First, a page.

Dr. William Barrett
During the past year, I have had the opportunity to mentor two undergraduate students as we performed research for improving technologies used for family history. The specific projects each student worked on, the outcomes of the projects, and the mentoring are described below.
Handwriting Recognition Dataset Creation
We are working on handwriting recognition research that may help reduce the amount of manual indexing required to make genealogical records (such as census images) searchable. We have census images and corresponding information from FamilySearch Indexing. However, the names in the images are not split into parts (surnames, given names, etc.) like they are in the indexed information. We will have to develop methods of automatically splitting the names into parts. To test how well our methods work, we need to compare our results to a dataset that we know has been correctly split into name parts.
The undergraduate student marked the locations of the name parts in a large collection of census images and modified / created code to automatically adjust the geometric coordinates of the name parts in the images after they images were aligned to a census template. As a result, we will be able to make simple modifications and use the dataset to test how well our methods are working. In addition to this direct outcome, the undergraduate student gained experience writing and modifying C++ code while performing the task, and also gained experience programmatically performing 2-D transformations on geometric points. I helped her understand the existing code, outlined what changes and additions she would need to make, and helped her figure out what to do when she ran into difficulties.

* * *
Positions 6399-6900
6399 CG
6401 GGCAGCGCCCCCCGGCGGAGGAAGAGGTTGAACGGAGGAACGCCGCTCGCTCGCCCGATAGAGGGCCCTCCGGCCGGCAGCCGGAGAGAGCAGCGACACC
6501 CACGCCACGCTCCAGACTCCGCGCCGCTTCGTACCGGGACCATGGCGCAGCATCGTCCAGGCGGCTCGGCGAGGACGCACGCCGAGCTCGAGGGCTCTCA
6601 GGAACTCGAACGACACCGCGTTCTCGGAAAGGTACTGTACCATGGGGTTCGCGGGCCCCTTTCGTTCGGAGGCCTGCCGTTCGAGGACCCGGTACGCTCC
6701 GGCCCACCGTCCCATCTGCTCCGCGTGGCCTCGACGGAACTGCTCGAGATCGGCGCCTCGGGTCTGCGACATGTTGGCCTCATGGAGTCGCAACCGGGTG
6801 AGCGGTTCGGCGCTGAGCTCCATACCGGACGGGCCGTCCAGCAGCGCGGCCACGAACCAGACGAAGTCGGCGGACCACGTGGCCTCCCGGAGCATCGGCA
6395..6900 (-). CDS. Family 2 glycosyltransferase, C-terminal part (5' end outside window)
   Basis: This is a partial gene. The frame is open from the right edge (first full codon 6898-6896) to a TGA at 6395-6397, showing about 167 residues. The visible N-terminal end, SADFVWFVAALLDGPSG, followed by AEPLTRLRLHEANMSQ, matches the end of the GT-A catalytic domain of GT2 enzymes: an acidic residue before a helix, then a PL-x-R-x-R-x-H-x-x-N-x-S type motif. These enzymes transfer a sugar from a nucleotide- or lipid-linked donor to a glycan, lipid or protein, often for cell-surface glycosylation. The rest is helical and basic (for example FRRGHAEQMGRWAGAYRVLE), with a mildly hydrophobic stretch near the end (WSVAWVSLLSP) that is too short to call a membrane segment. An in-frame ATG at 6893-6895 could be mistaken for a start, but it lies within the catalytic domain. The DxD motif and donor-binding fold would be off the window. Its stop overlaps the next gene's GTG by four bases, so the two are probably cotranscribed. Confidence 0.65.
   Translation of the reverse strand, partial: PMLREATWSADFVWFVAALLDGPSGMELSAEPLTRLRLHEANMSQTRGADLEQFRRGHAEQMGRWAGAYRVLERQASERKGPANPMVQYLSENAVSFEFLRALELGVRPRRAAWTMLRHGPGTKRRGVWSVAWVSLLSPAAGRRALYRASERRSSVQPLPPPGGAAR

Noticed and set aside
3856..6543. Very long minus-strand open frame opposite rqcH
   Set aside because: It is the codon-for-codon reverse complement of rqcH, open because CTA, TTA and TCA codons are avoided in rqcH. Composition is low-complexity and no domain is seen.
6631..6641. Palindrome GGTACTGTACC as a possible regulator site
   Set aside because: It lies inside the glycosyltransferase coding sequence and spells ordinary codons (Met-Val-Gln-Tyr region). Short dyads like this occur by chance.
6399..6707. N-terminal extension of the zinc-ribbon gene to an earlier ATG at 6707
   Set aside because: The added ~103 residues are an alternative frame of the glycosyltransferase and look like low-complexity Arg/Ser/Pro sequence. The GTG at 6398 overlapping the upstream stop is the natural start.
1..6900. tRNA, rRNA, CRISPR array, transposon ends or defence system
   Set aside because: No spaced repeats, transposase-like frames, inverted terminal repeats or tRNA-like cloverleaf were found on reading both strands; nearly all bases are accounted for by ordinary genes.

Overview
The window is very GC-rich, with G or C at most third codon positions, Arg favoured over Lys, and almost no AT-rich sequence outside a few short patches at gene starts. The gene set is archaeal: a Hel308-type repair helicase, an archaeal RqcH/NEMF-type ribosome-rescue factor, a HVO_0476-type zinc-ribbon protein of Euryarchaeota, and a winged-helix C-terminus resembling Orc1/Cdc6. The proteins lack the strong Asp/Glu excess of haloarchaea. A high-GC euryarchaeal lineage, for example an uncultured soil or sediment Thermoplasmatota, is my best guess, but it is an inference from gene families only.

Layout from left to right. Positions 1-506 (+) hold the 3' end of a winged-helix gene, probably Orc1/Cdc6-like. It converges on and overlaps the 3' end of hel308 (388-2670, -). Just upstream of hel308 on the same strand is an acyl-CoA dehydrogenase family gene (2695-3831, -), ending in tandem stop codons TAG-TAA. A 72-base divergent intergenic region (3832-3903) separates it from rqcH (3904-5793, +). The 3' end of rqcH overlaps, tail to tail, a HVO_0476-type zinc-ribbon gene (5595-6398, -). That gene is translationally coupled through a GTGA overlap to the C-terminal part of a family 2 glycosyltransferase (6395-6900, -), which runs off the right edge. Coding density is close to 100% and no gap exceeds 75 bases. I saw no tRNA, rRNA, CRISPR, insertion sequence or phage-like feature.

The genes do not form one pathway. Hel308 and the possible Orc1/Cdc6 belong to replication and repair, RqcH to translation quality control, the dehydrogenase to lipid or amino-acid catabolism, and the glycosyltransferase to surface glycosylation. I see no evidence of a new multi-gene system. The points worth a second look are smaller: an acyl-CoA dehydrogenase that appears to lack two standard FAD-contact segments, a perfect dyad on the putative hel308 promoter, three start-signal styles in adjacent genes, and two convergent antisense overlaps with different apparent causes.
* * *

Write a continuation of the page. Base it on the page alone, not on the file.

Discovering Historical Social Networks in Document Transcriptions
The other undergraduate student helped me with research related to automatically discovering historical social networks (connections between people historical people) by analyzing travel group rosters and transcriptions of portions of diaries relating to Mormons traveling across the oceans and plains. He did a significant amount of programming using C++ and PHP, both modifying existing code and writing additional code. Since he had very little experience with either language, this project was beneficial in helping him learn them both. He also found software to do data visualization and created figures to use in a paper.
We published this research in an international workshop (Historical Document Imaging and Processing) held in Beijing, China. I involved him in the writing process of parts of the paper that he was directly responsible for, and he was an author on the paper. In addition to the experience he gained doing research, learning new programming languages and tools, he has also now been published in the proceedings of the workshop (archived in the ACM Digital Library), which will benefit him as he applies to graduate schools in the future.